EU Leaders Call for ‘Standardized’ COVID Vaccine Passport
New certificates would only allow vaccinated people to 'be free to travel'
European Union leaders are calling for a "standardized" passport to be introduced that acts as proof of whether the holder has been vaccinated for COVID-19.
The document will include a certificate that only allows those who have received an up-to-date vaccine to "be free to travel."
Member states are demanding that the COVID passports are rolled out across the EU and made mandatory for anyone wishing to travel within, or in and out, of the bloc.
In a letter to EU Commission chief Ursula von der Leyen, Greek Prime Minister Kyriakos Mitsotaki argues that only “persons who have been vaccinated should be free to travel.”
While it stops short at advocating mandatory vaccination, the letter calls for a “standardized certificate, which will prove that a person has been successfully vaccinated.”
The letter further urges that “It is urgent to adopt a common understanding on how a vaccination certificate should be structured so as to be accepted in all member states.”
According to Summit News, Mitsotakis has pledged to raise the issue during an upcoming EU summit on January 21, declaring that “there is an urgent need for a high-level EU-wide mobilization to move things forward.”
Vaccine passports have previously been touted by the EU, with officials suggesting back in April that visa applicants would also be required to be vaccinated.
EU countries including Spain, Estonia, Iceland, and Belgium have all indicated that they are open to some form of vaccine passports, as well as sharing the data across borders.
This week, it was also revealed that Denmark is the latest country to announce that it is rolling out a "Covid passport," to allow those who have taken the vaccine to engage in society without any restrictions.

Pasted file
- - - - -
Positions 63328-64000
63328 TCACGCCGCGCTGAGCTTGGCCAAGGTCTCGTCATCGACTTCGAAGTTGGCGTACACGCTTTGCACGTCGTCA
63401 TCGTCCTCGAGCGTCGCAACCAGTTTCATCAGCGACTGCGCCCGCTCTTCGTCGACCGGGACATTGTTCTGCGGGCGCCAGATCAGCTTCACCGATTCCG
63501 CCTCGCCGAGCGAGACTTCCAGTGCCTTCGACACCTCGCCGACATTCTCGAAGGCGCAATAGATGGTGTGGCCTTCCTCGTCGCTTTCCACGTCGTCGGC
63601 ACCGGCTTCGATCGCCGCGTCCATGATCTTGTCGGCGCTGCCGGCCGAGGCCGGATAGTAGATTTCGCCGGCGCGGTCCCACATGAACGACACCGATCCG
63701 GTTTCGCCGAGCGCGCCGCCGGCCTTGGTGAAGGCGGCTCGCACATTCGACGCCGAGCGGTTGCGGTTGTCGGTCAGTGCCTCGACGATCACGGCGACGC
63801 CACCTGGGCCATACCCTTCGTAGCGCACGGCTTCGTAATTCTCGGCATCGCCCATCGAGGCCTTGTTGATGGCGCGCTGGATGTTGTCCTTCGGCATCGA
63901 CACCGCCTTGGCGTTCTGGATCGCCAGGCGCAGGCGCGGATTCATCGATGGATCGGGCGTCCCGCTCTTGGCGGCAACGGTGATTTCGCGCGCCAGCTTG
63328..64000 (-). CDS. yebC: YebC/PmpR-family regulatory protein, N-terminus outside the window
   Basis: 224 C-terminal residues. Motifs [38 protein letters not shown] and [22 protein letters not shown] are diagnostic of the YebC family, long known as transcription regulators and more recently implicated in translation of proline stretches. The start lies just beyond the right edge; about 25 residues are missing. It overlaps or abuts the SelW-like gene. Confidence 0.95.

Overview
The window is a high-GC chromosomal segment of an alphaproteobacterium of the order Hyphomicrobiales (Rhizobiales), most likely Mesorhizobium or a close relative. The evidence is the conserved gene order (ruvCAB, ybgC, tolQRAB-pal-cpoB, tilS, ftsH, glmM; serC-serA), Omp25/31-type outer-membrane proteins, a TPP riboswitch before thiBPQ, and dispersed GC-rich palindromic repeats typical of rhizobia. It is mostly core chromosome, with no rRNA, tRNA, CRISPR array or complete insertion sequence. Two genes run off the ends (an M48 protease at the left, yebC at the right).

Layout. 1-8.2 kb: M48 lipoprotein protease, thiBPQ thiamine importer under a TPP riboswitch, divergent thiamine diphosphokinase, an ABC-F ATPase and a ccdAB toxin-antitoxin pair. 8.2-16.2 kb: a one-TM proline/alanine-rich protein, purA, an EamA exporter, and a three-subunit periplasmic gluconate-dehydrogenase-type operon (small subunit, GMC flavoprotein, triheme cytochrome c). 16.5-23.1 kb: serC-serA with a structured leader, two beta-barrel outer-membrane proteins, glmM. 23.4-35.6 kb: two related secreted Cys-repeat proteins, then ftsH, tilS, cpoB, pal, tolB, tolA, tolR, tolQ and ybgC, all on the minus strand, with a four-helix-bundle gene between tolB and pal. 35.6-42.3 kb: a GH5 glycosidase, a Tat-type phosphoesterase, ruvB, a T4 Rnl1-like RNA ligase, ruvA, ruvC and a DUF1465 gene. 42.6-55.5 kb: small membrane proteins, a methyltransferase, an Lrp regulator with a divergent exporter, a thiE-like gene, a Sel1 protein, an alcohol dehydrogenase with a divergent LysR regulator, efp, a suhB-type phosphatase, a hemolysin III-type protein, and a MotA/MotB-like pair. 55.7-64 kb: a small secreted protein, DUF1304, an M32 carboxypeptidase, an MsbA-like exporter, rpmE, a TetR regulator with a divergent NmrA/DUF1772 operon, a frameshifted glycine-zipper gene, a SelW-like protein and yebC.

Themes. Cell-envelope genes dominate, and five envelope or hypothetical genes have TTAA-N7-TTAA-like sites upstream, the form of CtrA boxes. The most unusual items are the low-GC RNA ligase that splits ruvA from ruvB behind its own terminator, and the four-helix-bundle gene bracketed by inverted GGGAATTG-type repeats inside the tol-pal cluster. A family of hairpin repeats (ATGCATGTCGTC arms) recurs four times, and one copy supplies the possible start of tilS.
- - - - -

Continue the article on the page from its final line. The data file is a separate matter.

However, the EU’s data protection chief Wojciech Wiewiórowski recently labeled the idea of an immunity passport “extreme” and has repeatedly said it is alarming, and "disgusting."
The specter of so-called "immunity passports" is looming globally.
Having left the EU, Britain would not be part of any standardized European scheme, however, it has now confirmed that it is rolling out vaccine passports, despite previous denials that it would do so.
Recently, the government in Ontario, Canada admitted that it is exploring "immunity passports" in conjunction with restrictions on travel and access to social venues for the unvaccinated.
Last month, Israel announced that citizens who get the COVID-19 vaccine will be given "green passports" that will enable them to attend venues and eat at restaurants.
A litany of other government and travel industry figures in both the US, Britain and beyond have suggested that "COVID passports" are coming in order for "life to get back to normal."
Anna Beduschi, an academic from Exeter University, commented on the potential move toward vaccine passports by the EU, noting that it “poses essential questions for the protection of data privacy and human rights.”
Beduschi added that the vaccine passports may “create a new distinction between individuals based on their health status, which can then be used to determine the degree of freedoms and rights they may enjoy.”
A report compiled last year by AI research body the Ada Lovelace Institute said so-called "immunity" passports “pose extremely high risks in terms of social cohesion, discrimination, exclusion and vulnerability.”
Sam Grant, campaign manager at the civil liberties advocacy group Liberty has warned that “any form of immunity passport risks creating a two-tier system in which some of us have access to freedoms and support while others are shut out.”
“These systems could result in people who don’t have immunity potentially being blocked from essential public services, work or housing – with the most marginalized among us hardest hit,” Grant further warned.
“This has wider implications too because any form of immunity passport could pave the way for a full ID system – an idea which has repeatedly been rejected as incompatible with building a rights-respecting society,” Grant further urged.